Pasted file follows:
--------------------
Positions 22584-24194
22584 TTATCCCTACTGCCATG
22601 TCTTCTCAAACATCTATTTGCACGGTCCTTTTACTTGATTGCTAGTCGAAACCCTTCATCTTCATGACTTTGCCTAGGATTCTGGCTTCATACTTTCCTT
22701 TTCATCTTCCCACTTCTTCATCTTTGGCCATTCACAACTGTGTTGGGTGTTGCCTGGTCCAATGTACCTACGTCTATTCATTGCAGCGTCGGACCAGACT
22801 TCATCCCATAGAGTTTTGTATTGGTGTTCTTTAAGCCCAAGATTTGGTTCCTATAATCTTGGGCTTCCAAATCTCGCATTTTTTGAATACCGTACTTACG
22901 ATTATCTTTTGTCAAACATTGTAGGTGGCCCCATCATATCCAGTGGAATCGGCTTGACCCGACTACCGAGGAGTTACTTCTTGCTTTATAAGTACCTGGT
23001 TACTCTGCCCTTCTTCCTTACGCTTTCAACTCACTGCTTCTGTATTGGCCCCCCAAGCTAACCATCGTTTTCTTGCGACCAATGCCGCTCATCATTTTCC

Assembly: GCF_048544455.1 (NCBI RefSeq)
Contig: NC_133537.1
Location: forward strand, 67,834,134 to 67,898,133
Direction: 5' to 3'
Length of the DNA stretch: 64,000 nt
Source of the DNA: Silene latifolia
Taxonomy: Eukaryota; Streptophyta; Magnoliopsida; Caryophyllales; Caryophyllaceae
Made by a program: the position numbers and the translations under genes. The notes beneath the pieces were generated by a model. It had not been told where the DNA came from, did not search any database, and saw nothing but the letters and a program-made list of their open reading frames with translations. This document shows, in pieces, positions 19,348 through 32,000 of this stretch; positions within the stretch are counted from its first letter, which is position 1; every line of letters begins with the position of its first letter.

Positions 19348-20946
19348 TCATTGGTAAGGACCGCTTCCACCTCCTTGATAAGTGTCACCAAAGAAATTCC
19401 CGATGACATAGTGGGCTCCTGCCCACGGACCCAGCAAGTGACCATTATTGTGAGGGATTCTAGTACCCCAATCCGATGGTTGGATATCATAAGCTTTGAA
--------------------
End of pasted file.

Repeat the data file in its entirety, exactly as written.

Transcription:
Positions 22584-24194
22584 TTATCCCTACTGCCATG
22601 TCTTCTCAAACATCTATTTGCACGGTCCTTTTACTTGATTGCTAGTCGAAACCCTTCATCTTCATGACTTTGCCTAGGATTCTGGCTTCATACTTTCCTT
22701 TTCATCTTCCCACTTCTTCATCTTTGGCCATTCACAACTGTGTTGGGTGTTGCCTGGTCCAATGTACCTACGTCTATTCATTGCAGCGTCGGACCAGACT
22801 TCATCCCATAGAGTTTTGTATTGGTGTTCTTTAAGCCCAAGATTTGGTTCCTATAATCTTGGGCTTCCAAATCTCGCATTTTTTGAATACCGTACTTACG
22901 ATTATCTTTTGTCAAACATTGTAGGTGGCCCCATCATATCCAGTGGAATCGGCTTGACCCGACTACCGAGGAGTTACTTCTTGCTTTATAAGTACCTGGT
23001 TACTCTGCCCTTCTTCCTTACGCTTTCAACTCACTGCTTCTGTATTGGCCCCCCAAGCTAACCATCGTTTTCTTGCGACCAATGCCGCTCATCATTTTCC

Assembly: GCF_048544455.1 (NCBI RefSeq)
Contig: NC_133537.1
Location: forward strand, 67,834,134 to 67,898,133
Direction: 5' to 3'
Length of the DNA stretch: 64,000 nt
Source of the DNA: Silene latifolia
Taxonomy: Eukaryota; Streptophyta; Magnoliopsida; Caryophyllales; Caryophyllaceae
Made by a program: the position numbers and the translations under genes. The notes beneath the pieces were generated by a model. It had not been told where the DNA came from, did not search any database, and saw nothing but the letters and a program-made list of their open reading frames with translations. This document shows, in pieces, positions 19,348 through 32,000 of this stretch; positions within the stretch are counted from its first letter, which is position 1; every line of letters begins with the position of its first letter.

Positions 19348-20946
19348 TCATTGGTAAGGACCGCTTCCACCTCCTTGATAAGTGTCACCAAAGAAATTCC
19401 CGATGACATAGTGGGCTCCTGCCCACGGACCCAGCAAGTGACCATTATTGTGAGGGATTCTAGTACCCCAATCCGATGGTTGGATATCATAAGCTTTGAA